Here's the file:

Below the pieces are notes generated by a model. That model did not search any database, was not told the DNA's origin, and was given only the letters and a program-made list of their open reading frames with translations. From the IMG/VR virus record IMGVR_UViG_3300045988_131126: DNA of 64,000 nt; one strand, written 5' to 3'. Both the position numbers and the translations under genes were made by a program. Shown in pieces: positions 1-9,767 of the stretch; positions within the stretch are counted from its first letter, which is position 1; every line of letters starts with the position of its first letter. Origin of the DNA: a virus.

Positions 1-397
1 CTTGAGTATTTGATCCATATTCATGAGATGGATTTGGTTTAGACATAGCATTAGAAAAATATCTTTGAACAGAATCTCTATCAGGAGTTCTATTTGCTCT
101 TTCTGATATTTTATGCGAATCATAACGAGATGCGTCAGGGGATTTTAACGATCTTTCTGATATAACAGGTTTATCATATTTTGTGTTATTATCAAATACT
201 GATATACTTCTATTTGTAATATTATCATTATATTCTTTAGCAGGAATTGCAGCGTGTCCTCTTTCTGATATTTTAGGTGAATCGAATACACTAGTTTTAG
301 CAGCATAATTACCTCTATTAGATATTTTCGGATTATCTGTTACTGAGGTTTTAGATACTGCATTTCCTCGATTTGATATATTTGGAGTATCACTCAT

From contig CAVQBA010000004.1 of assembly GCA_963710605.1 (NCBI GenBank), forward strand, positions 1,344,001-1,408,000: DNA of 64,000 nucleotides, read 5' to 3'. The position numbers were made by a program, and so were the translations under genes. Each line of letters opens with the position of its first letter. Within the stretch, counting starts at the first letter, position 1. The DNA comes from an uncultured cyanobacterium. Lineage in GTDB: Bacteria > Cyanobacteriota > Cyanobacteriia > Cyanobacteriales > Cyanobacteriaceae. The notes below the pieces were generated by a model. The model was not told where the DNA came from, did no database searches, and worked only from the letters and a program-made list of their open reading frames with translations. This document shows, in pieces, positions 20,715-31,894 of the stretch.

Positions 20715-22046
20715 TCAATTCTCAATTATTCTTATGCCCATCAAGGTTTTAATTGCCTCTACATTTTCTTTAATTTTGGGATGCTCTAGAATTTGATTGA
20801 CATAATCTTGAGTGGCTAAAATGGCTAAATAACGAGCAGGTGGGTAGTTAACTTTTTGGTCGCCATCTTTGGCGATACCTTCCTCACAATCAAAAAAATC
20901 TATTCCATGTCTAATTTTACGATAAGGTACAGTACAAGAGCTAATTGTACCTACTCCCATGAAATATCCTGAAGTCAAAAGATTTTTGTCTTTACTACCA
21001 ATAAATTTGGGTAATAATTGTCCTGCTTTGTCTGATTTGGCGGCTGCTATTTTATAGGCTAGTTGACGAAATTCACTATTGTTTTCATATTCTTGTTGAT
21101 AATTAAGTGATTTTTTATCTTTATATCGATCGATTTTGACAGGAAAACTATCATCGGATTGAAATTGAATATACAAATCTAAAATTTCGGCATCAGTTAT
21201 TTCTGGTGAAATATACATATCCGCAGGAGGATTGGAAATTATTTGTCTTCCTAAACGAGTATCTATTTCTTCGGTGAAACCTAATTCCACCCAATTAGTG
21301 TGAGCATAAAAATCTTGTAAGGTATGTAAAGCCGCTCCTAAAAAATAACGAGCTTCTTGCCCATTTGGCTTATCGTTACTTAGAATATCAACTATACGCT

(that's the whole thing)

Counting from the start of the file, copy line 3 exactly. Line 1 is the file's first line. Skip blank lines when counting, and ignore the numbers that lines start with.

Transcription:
1 CTTGAGTATTTGATCCATATTCATGAGATGGATTTGGTTTAGACATAGCATTAGAAAAATATCTTTGAACAGAATCTCTATCAGGAGTTCTATTTGCTCT